Mr Leese sees no need for a cabinet committee, arguing that it would add little to the strong links forged with the ODPM and Treasury. He also rejects structural change and believes voluntary collaboration between councils is adequate to work up the policy options to put to government or implement themselves.

One example is the need for better surface links from northern cities to Manchester airport, a demand which emerged from research by the councils.

"Clearly, we cannot do that ourselves but we need to have plans prepared to put to the next comprehensive spending review," says Mr Leese.

He cites the housing market renewal pilots as evidence of a more joined-up approach to regeneration. In the past, renewal projects in northern inner cities were notorious for creating jobs only for those newly employed to move away to more attractive areas, so conferring little lasting benefit on places with weak economies.

This "filling a bath with the plug out" approach must be replaced by efforts to create "neighbourhoods of choice" in inner areas and older industrial towns, Mr Leese says.

"We have found that just creating jobs led to people getting jobs and leaving for the suburbs, so we need to see a physical transformation of the area as well," Mr Leese says. "Unless the physical work is done too, we will see a flight to the suburbs."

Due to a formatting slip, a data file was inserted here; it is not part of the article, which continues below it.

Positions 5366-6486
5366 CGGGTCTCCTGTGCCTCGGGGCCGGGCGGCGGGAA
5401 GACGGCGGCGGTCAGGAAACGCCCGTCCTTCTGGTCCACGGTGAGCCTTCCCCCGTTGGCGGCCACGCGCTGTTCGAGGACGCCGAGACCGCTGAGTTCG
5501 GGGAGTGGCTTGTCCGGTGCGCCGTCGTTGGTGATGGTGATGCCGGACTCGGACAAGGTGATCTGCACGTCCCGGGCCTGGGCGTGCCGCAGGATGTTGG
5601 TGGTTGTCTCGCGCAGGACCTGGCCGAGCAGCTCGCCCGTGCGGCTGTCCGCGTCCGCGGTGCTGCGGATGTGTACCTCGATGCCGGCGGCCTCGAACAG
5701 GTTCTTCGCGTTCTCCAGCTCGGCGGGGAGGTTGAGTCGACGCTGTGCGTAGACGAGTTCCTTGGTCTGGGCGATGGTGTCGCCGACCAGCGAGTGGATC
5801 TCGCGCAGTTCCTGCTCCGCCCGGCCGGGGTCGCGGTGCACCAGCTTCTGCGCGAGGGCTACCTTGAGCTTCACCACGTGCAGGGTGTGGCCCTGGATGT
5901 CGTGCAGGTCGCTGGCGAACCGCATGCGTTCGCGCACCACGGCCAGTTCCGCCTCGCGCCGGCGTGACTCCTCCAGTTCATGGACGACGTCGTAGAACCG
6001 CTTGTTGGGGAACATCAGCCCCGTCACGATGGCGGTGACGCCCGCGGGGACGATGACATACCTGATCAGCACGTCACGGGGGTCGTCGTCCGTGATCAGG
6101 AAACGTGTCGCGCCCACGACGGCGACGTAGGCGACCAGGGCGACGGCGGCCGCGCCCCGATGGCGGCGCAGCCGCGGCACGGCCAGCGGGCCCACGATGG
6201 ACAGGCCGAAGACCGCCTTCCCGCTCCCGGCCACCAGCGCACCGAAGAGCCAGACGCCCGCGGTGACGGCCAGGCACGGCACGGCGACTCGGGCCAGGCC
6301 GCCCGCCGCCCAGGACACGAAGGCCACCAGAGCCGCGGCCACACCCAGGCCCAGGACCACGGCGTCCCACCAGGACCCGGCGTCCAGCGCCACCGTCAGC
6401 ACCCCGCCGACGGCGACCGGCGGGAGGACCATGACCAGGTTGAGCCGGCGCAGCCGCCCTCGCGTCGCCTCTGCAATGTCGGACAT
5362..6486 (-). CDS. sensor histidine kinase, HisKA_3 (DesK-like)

Inevitably, political disputes have arisen over an idea originated by a Labour deputy prime minister as Labour's grip has slackened on northern councils after last June's elections. Mark Harris (Lib Dem), who holds the rotating leadership of the Lib Dem/ Conservative/ Green coalition at Leeds City Council, says: "Having thought up the Northern Way, the ODPM should now let the regions get on with it. Anything that comes from the ODPM will be less useful than the regions looking at their own requirements."

Mr Harris says the will is there among councils to develop the city regions and that neighbouring councils "accept Leeds is the economic driver".

He adds: "The sensitivities of the local authorities around Leeds have to be recognised and we do not want people to think they are being taken over by Leeds".

City regions, as a concept, are common elsewhere in Europe, and Mr Harris cites Lyon, Frankfurt and Milan as those against which Leeds should measure itself.

He is adamant the Northern Way is something the north should nurture itself.

"God helps those who help themselves, and we have to look to Europe for bilateral links that bypass London," he says.